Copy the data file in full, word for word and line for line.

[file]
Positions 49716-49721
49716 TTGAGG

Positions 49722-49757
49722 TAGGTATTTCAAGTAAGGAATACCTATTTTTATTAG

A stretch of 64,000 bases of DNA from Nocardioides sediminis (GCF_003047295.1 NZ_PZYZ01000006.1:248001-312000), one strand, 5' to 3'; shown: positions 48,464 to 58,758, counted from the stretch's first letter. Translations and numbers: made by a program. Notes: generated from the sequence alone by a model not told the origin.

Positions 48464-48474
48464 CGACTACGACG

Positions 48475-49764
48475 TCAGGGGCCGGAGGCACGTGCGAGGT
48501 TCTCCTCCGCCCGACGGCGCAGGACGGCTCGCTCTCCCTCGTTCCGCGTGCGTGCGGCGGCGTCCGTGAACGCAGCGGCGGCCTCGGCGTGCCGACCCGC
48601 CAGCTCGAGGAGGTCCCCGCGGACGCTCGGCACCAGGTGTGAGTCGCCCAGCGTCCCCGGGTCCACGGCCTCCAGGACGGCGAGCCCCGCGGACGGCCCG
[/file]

Positions 49716-49721
49716 TTGAGG

Positions 49722-49757
49722 TAGGTATTTCAAGTAAGGAATACCTATTTTTATTAG

A stretch of 64,000 bases of DNA from Nocardioides sediminis (GCF_003047295.1 NZ_PZYZ01000006.1:248001-312000), one strand, 5' to 3'; shown: positions 48,464 to 58,758, counted from the stretch's first letter. Translations and numbers: made by a program. Notes: generated from the sequence alone by a model not told the origin.

Positions 48464-48474
48464 CGACTACGACG

Positions 48475-49764
48475 TCAGGGGCCGGAGGCACGTGCGAGGT
48501 TCTCCTCCGCCCGACGGCGCAGGACGGCTCGCTCTCCCTCGTTCCGCGTGCGTGCGGCGGCGTCCGTGAACGCAGCGGCGGCCTCGGCGTGCCGACCCGC
48601 CAGCTCGAGGAGGTCCCCGCGGACGCTCGGCACCAGGTGTGAGTCGCCCAGCGTCCCCGGGTCCACGGCCTCCAGGACGGCGAGCCCCGCGGACGGCCCG